The impact energy is 7.82 x 10^19 Joules = 1.87 x 10^4MegaTons.
The broken projectile fragments strike the ground in an ellipse of dimension 1.02 km by 0.724 km

Crater Dimensions:
Crater shape is normal in spite of atmospheric crushing; fragments are not significantly dispersed.

Transient Crater Diameter: 7.58 km ( = 4.71 miles )
Transient Crater Depth: 2.68 km ( = 1.67 miles )

Final Crater Diameter: 9.93 km ( = 6.16 miles )
Final Crater Depth: 591 meters ( = 1940 feet )
The crater formed is a complex crater.
The volume of the target melted or vaporized is 0.492 km3 = 0.118 miles3
Roughly half the melt remains in the crater, where its average thickness is 10.9 meters ( = 35.7 feet ).



posted on Oct, 17 2015 @ 08:06 AM
link   
Ok found this on Face book interesting
does not look too close so far

2015 TB145 Orbit

Better then mine attempt
edit on 17-10-2015 by Trillium because: (no reason given)



posted on Oct, 17 2015 @ 01:02 PM
link   

originally posted by: Trillium
Ok found this on Face book interesting
does not look too close so far

2015 TB145 Orbit

Better then mine attempt

A very nice, and safe, passage past the Moon and the Earth. Astronomers know what they're doing when calculating and anouncing this sort of thing, and ATS members would be wise to trust them, as opposed to sensationalist MSM articles or crank Youtube videos.

This close approach will present a good opportunity to observe and study a NEO asteroid. Rest assured, when an object is calculated to impact the earth, it will be made known by the astronomy community, such as was the case with the 2008 TC3.

As you might guess from the post that opened this thread, your first point of stop for such matters is the Minor Planet Center.

There's no hiding of the night sky from amateur (and professional) astronomers; they systematically scan the skies in search of anything new. Rest assured, a large potential impactor would get spotted by them and anounced to the world.



posted on Oct, 17 2015 @ 02:24 PM
link   

originally posted by: Mogget
Any object in the size range of 210-650 metres would do a LOT more than wipe out a single city.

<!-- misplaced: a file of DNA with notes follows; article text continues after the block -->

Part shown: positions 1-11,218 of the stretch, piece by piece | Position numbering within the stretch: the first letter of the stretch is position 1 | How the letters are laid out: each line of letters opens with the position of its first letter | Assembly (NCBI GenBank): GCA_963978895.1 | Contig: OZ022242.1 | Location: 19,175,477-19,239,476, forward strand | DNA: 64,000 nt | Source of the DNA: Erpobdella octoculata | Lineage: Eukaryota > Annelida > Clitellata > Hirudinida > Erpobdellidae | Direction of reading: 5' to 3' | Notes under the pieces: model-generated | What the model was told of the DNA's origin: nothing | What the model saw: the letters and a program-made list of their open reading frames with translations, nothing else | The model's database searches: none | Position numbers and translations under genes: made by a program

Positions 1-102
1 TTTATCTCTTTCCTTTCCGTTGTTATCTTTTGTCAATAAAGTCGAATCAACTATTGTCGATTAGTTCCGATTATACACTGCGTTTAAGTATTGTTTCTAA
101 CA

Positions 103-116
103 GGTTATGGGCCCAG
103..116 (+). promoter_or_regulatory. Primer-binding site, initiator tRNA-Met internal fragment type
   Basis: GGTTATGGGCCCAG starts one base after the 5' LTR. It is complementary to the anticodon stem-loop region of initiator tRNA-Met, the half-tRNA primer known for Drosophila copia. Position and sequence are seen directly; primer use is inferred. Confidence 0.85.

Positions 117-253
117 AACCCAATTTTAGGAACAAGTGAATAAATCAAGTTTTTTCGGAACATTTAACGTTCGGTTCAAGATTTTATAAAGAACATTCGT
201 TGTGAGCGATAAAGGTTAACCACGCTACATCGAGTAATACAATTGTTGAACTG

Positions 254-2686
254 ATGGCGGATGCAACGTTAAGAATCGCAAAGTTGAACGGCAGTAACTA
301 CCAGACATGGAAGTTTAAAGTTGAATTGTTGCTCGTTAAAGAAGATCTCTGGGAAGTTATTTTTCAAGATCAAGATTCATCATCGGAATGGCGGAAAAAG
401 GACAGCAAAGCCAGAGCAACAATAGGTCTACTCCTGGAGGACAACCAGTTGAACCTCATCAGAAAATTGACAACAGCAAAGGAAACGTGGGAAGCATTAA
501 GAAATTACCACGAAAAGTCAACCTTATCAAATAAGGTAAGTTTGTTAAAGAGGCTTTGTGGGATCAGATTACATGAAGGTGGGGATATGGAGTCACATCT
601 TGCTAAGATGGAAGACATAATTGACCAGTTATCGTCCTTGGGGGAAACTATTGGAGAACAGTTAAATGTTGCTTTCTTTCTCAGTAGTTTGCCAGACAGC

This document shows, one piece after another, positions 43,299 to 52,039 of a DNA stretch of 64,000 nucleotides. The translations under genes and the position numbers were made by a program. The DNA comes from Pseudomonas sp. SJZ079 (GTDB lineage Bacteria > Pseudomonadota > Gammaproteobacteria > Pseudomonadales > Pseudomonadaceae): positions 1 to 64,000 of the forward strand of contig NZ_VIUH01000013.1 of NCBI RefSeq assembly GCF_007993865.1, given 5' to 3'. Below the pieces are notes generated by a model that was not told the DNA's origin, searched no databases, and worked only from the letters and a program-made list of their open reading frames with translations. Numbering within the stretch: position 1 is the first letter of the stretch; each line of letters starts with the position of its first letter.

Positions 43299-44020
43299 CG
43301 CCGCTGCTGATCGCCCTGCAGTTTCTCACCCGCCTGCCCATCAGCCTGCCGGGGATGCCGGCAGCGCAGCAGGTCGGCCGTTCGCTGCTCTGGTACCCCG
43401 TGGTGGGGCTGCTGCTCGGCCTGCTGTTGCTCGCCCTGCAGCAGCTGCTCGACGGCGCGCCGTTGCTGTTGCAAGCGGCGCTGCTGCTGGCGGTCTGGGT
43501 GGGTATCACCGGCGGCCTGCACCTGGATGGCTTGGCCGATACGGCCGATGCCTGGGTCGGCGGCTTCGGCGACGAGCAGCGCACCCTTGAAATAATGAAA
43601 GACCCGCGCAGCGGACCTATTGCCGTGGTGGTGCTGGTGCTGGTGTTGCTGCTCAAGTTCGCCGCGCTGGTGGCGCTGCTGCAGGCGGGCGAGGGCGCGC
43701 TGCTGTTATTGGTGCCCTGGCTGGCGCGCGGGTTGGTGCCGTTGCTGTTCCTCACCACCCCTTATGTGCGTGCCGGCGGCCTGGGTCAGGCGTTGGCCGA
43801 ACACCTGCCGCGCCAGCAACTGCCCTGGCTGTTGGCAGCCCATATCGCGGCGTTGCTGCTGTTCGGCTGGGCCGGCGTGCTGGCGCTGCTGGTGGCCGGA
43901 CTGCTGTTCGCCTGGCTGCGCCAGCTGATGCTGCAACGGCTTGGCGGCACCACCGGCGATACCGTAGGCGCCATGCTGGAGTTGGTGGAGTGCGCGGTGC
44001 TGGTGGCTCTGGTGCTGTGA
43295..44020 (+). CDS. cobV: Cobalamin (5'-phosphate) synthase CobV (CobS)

Not just for it's size, but it's velocity. This is a real speedy one, 34.97Km/s. One of the fastest CPA's of any NEO this year or next.

Although it was only discovered 7 days ago, it is not a threat at just over 1.3 lunar distances, and the sigma they will have closer to the 31'st of the month will really not significantly change the prediction.

On another note, this is scary because of it's discovery date and that it has an orbit highly inclined to the solar system orbital plane, which means the Sun did not interfere with earlier observations. Very little time to prepare any kind of intercept, if we even could.



posted on Oct, 22 2015 @ 01:34 PM
link   
Here are charts of the path of this asteroid from several locations in the US on the night of October 30th/morning of the 31st when it will be most visible. All times shown in the videos are local times at their respective locations.
Miami:

Denver:

Los Angeles:

edit on 22-10-2015 by ngchunter because: (no reason given)



posted on Oct, 25 2015 @ 03:41 AM
link   
And it might actually be a spent comet: www.cbsnews.com...



posted on Oct, 29 2015 @ 09:07 PM
link   
WOW in just two day it will pass and 598 observation and it still
a condition code 6 and 20 up-date later

Facebook vid

more on here



posted on Oct, 30 2015 @ 09:02 AM
link   
a reply to: Trillium

Time itself is a necessary factor for reducing the long term uncertainty, which is what drives the condition code. You guys aren't patient enough. It literally does not matter how many observations are collected if there isn't enough time between them. There will be a ton of observations of this asteroid since it's making the news and since it's relatively bright and easy to observe with powerful amateur telescopes.

edit on 30-10-2015 by ngchunter because: (no reason given)



posted on Nov, 4 2015 @ 01:38 AM
link   
a reply to: Trillium

There's a possible connection with all the recent blue fireballs. Scary how it was underreported



posted on Nov, 4 2015 @ 03:28 AM
link   

originally posted by: PapagiorgioCZ
a reply to: Trillium

There's a possible connection with all the recent blue fireballs. Scary how it was underreported

What connection? Sources/quotes please.


The bluish fireballs and meteors might have been part of the Orionids meteor shower. www.abovetopsecret.com...
edit on 4-11-2015 by wildespace because: (no reason given)




top topics



 
8
<< 1   >>

log in

join